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A ventricular septal defect is a type of congenital heart disease. Congenital heart disease refers to heart problems a baby is born with. These heart problems are usually diagnosed at or before birth.
The heart is a muscular pump with four chambers. The two bottom chambers—the left ventricle and the right ventricle—are separated by a wall of tissue called a septum. A ventricular septal defect is a hole in this wall.
A very small hole may not cause problems. It may close on its own.
When the hole is large, some of the blood may flow through it from the left ventricle to the right ventricle. So the heart may pump too much blood to the lungs. Over time, this can damage the lungs and weaken the heart.
Your baby may need special care, such as being in the neonatal intensive care unit (NICU). This may be scary for you. The hospital staff understands this. They will explain what happens and will answer your questions.
Your doctor may hear abnormal heart sounds, such as a heart murmur, when examining your newborn.
Your doctor will order tests to find the cause of abnormal sounds or of symptoms. The most common test used to diagnose this problem is called an echocardiogram, or "echo" for short. It uses sound waves to make an image of your baby's heart.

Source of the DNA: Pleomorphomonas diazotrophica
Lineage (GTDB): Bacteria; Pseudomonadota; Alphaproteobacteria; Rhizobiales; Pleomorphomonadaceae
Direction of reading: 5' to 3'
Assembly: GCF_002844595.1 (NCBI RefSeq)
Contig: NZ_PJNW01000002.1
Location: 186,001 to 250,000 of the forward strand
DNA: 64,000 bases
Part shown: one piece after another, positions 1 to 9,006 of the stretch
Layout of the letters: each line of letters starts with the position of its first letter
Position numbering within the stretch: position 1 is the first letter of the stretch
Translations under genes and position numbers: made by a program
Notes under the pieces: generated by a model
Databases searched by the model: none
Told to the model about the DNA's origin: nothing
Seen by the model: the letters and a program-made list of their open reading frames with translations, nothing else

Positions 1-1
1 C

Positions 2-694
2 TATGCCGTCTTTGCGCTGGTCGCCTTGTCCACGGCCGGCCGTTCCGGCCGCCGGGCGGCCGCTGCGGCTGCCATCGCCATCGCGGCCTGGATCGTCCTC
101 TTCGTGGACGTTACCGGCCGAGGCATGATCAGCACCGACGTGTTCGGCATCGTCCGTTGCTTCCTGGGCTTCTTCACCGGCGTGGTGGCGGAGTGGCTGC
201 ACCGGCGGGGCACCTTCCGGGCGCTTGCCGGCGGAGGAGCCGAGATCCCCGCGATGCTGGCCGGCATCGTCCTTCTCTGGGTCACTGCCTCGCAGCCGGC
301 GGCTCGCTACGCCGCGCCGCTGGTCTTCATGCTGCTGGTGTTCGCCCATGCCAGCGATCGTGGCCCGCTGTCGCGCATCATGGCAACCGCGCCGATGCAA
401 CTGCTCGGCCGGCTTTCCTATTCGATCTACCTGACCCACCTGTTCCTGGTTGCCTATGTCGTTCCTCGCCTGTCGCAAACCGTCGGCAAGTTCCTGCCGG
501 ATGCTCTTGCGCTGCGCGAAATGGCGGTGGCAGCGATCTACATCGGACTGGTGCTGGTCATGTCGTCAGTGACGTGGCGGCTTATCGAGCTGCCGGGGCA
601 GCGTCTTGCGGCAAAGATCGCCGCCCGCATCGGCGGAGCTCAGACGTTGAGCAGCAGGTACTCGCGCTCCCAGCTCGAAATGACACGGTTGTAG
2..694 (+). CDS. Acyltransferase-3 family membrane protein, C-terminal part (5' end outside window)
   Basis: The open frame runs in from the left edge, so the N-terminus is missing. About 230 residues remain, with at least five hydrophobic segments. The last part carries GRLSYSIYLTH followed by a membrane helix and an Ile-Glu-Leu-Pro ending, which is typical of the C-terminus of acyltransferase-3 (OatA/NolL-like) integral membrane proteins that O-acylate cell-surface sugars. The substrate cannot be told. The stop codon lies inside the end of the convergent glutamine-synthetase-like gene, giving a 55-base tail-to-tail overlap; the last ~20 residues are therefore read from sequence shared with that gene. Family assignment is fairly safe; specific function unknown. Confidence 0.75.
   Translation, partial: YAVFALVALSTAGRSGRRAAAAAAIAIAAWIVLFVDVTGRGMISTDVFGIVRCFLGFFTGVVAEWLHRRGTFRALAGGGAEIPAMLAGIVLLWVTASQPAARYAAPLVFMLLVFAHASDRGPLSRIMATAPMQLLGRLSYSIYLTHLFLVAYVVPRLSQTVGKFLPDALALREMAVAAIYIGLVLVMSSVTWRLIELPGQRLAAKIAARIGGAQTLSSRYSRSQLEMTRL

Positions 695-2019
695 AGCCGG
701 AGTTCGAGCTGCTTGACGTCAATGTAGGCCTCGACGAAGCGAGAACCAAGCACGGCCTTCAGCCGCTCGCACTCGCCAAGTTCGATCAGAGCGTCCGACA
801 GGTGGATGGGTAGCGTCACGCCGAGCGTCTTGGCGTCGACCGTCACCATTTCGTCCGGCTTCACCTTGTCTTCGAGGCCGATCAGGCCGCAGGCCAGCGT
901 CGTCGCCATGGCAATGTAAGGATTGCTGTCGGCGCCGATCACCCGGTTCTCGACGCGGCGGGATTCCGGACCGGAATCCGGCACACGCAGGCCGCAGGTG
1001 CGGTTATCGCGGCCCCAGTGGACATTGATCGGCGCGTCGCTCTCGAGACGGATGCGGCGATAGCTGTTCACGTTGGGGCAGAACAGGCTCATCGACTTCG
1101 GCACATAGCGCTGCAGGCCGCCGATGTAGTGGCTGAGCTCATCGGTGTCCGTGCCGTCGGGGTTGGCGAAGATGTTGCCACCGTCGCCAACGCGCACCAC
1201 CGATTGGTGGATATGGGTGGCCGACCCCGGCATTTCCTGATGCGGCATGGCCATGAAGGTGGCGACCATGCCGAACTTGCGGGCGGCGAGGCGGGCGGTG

Your baby may have other tests to find the problem, such as an EKG (electrocardiogram) or a chest X-ray. Another test may look at the amount of oxygen in the blood.
A fetal ultrasound, which looks at the baby's heart, may find this problem before birth.
If the hole is large and the heart has to work too hard, a baby may have symptoms, such as:
Your baby may get medicines to help with symptoms until the hole can be closed.
A ventricular septal defect causes the heart to work extra hard, so your baby may need more food. Sometimes this can happen with more feedings. But sometimes babies need to be fed for a short time through a tube in the stomach.
Your doctor may suggest a procedure or surgery to close the hole.
Follow-up care is a key part of your child's treatment and safety. Be sure to make and go to all appointments, and call your doctor or nurse advice line (811 in most provinces and territories) if your child is having problems. It's also a good idea to know your child's test results and keep a list of the medicines your child takes.
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Current as of: September 7, 2022
Author: Healthwise Staff
Medical Review:Adam Husney MD - Family Medicine
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